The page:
“Seek ye first the
If Nkrumah’s role in bringing about Ghana’s Independence must be his great practical achievement, his contributions in realms beyond Ghana must rank high, for his ambition did not stop at the independence of his own country.
At the independence ceremony itself on the Polo Ground in Accra, he made perhaps his most celebrated and justly remembered assertion:
“Our independence is meaningless unless it is linked up with the total liberation of the African continent”.
Freedom Nkrumah knew, brought responsibilities; a lesson which so clearly bears reiteration that in 1979, the joint OAU-ECA Symposium on the future development prospects on Africa towards the year 2000 declared that freedom should not be that of “a free fox in a free hen house”.
The moment of independence revealed Nkrumah at his greatest, at his most magnanimous, uniting in one instant, Ghana’s past and Africa’s future. He had a naturally centrifugal mind; it constantly whirled out ever-expanding political visions, sweeping a wide path in time and range.
The very name chosen for the new country illustrates this, because Ghana was not just a name from the history of the West African Region but an ancient empire which spread across the whole Southern Sahara. He craved for ever-broader political entities, in contrast to the balkanized Africa which European; colonialism had carved up “a yearning that, perhaps. derived from this experience; for in the process of balkanizing Africa, the colonizers blurred ethnic and linguistic boundaries, leaving behind a new kind of nation-state with a new potential for the future”.
Hence Nkrumah’s vision of a United Africa; accepting, as a modern man must, the realities of existing national boundaries, but recognizing from the very way they had been drawn that change needed not stop there. Hence, also, his support for a multiracial Commonwealth and for an internationalism rooted in the UN system.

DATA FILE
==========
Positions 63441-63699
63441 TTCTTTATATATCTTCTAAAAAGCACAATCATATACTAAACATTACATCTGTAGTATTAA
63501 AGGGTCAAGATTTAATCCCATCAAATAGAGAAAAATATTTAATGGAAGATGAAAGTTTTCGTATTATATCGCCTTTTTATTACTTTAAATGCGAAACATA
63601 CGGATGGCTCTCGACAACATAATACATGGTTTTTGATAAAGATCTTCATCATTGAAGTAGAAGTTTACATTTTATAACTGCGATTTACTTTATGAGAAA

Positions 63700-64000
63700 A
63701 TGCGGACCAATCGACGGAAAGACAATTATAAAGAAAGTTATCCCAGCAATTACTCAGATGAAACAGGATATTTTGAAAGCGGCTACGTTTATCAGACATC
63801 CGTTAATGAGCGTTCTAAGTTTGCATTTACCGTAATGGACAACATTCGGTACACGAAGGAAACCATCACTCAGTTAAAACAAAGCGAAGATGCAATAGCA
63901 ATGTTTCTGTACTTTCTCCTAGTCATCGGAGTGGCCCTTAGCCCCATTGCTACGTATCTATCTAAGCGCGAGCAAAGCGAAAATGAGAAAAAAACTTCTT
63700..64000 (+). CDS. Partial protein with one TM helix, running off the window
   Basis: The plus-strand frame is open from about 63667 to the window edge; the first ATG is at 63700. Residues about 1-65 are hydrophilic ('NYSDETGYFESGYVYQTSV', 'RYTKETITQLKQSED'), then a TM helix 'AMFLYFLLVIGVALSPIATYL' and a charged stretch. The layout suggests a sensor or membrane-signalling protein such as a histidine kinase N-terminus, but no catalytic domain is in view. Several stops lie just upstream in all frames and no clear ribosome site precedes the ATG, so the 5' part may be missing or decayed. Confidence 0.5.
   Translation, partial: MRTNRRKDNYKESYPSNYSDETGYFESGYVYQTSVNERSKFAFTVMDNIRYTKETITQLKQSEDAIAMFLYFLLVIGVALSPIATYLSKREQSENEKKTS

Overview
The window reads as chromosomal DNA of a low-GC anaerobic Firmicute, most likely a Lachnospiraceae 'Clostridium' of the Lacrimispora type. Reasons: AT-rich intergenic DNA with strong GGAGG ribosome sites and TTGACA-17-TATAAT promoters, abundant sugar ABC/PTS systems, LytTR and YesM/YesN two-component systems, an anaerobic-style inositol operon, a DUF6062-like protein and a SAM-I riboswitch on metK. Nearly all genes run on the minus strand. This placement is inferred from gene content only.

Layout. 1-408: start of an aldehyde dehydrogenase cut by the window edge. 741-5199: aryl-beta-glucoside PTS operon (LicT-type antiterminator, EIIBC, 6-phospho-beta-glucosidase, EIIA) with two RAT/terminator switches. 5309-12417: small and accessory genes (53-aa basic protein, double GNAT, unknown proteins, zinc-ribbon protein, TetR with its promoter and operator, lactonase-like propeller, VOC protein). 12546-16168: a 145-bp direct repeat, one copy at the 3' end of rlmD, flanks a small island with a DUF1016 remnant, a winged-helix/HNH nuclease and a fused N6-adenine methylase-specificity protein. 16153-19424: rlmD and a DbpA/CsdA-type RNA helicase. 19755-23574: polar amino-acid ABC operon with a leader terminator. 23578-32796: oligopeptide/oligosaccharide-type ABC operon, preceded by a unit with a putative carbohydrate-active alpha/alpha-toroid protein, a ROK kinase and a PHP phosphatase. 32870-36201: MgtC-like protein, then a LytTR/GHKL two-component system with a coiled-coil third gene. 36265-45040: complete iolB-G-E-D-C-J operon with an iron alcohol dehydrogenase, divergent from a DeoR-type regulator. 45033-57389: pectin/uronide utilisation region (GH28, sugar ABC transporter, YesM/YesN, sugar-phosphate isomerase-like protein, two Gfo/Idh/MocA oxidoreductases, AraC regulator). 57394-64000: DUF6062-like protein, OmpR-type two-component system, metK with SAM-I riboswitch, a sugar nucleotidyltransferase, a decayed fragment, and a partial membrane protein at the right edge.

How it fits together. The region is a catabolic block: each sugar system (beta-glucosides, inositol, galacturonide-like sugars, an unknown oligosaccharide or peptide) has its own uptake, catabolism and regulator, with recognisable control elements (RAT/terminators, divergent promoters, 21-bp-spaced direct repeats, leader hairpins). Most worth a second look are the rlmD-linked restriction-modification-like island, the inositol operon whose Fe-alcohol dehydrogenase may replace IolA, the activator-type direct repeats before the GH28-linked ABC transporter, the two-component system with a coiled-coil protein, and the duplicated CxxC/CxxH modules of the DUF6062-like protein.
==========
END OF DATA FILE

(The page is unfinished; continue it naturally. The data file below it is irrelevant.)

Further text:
This is not to say he was always right; indeed his critics might well argue, with reason, that realities cannot be changed by vision alone. But there are times when vision and reality coalesce into one entity. Midnight on March 6, 1957, with all the implications of that moment of the watching and waiting world, was one of those times.
Let us remember that it would have been possible for African countries, attaining independence, to have voluntarily balkanized themselves, returning to older limits and narrower loyalties of tribe and language. That they did not, that grander, more modern visions have on the whole prevailed, has been due in no small part to the example of Nkrumah’s Ghana. He knew that Africa could be central in world affairs, but that it might well become marginal if its passion was the pursuit of narrow nationalism – mimicking the nationalisms of an era that was already passing in Europe.
From the moment of Ghana’s independence, the pace of change in Africa quickened inexorably, by the force of Ghana’s example, as much as by any physical assistance afforded to those working, and sometimes fighting for independence in other parts of Africa. In 1958, the Conference of Independent African States and the All–African People’s Conference kept up the momentum for change, as did Nkrumah’s personal tour of independent African countries.
The wind of change was indeed blowing through the continent; and it was blowing predominantly from West Africa. It is singularly appropriate that Harold Macmillan’s famous phrase about the wind of change in his speech to the South African Parliament in February 1960, in fact first came to Africa in a speech he made in Accra three weeks earlier, and that Nkrumah himself qualified the phase by calling it ‘no ordinary wind, but a raging hurricane’?
In describing the impact of an independent Ghana on the process of decolonization in Africa, metaphors recalling an elemental force come naturally to mind. At any rate, the wind was a forceful and cleansing one. Three years after Ghana’s independence, 23 African countries had followed the trail blazed there. And now the number of independent African states in the UN has reached 50.